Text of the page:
Acute ulcerative gingivitis

gum disease causes bleeding


Acute ulcerative gingivitis (AUG) has had many names over the years, Vincent's Disease, Acute necrotizing ulcerative gingivitis (ANUG), Necrotizing ulcerative gingivitis (NUG), FusoSpirochetal gingivitis and trench mouth (due to prevalence in the First World War).


  • Rapid onset
  • Intense pain in the gums
  • Bleeding in the gums
  • Gum necrosis (characteristic punched out appearance of gums)
  • Bad taste and bad breath
  • Sometimes patients have swollen/painful lymph glands
  • Sometimes patients also develop fever/malaises

Home care advice

Dentists are very busy and a scale and polish appointment may take a while to get, so you have to try and clean your teeth as well as you possibly can. The gums can be extremely sore so you might need an anaesthetic gel to numb the gums while cleaning.

  • Wipe away and sloughing (dead) bits of gum with cotton wool soaked in a hydrogen peroxide mouthwash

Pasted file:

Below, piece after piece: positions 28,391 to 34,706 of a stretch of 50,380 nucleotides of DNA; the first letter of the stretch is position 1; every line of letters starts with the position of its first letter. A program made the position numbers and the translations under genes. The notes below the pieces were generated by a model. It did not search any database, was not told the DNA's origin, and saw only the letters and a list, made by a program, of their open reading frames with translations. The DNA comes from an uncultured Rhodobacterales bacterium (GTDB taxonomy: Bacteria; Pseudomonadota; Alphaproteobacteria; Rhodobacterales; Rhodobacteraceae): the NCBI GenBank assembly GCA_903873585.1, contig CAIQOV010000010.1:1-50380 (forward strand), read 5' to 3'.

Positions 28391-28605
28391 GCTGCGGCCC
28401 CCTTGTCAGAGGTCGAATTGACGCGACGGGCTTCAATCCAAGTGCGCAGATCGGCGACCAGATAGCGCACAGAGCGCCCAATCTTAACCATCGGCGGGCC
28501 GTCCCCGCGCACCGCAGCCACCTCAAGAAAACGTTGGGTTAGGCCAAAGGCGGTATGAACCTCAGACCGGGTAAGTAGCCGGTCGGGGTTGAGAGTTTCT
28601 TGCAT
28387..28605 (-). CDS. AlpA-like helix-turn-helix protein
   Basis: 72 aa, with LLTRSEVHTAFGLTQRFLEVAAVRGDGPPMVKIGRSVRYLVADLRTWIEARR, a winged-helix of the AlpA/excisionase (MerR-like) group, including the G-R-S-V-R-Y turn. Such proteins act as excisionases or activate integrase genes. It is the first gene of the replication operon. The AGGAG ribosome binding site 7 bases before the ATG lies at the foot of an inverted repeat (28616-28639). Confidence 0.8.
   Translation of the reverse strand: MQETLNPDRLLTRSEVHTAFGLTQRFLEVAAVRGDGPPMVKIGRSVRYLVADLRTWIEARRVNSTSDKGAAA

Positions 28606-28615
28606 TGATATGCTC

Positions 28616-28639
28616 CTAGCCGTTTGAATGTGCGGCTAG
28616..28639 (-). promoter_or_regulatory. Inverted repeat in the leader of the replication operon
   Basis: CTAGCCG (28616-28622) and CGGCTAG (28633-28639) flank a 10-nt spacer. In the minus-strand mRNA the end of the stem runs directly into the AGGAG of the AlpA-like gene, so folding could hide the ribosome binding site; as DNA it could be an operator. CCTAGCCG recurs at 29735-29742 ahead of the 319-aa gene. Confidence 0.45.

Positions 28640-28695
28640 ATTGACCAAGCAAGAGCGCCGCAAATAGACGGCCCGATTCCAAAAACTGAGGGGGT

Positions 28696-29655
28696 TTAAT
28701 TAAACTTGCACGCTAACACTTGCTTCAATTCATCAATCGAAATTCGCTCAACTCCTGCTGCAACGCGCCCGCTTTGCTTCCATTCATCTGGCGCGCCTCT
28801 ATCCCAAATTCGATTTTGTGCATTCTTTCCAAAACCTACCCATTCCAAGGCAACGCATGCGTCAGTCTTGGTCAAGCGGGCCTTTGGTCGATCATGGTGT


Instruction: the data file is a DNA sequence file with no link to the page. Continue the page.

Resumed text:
• Clean your teeth as thoroughly as possible, ideally with an electric toothbrush twice a day
  • Clean between your teeth with interdental brushes or dental floss every evening
  • Use a chlorhexidine based mouthwash or gel twice a day (ideally at another time or day to regular tooth brushing)
  • Pain can be relieved by Ibuprofen and paracetamol
  • If you have fever/malaise 

NB Do not use Ibuprofen if you have symptoms of Covid19 or if you have any medical conditions which contraindicate the use of NSAIDs. Always read the label


Risk Factors

  • Poor oral hygiene
  • Smoking
  • Stress
  • Nutritional deficiencies
  • Immunodeficiency ( eg HIV infection, Immunosupressant )


  • Thorough cleaning under local anaesthesia
  • Clean sloughing gums using cotton wool dipped in chlorhexidine or hydrogen peroxide
  • Provide patient with specific oral hygiene instructions to use a prescription antibacterial mouthwash: chlorhexidine 0.12% twice daily
  • Control pain with analgesics: ibuprofen
  • Improve nutrition, mouth care, fluid intake, and STOP SMOKING
  • Antibiotics (Amoxycillin or Metronidazole) may be required if there is fever or malaise or in immunocompromised patients
  • Follow up with a comprehensive periodontal evaluation after resolution of the acute condition
Written by Andrew Bain BDS MJDF (RCS Eng)
Apr 27, 2020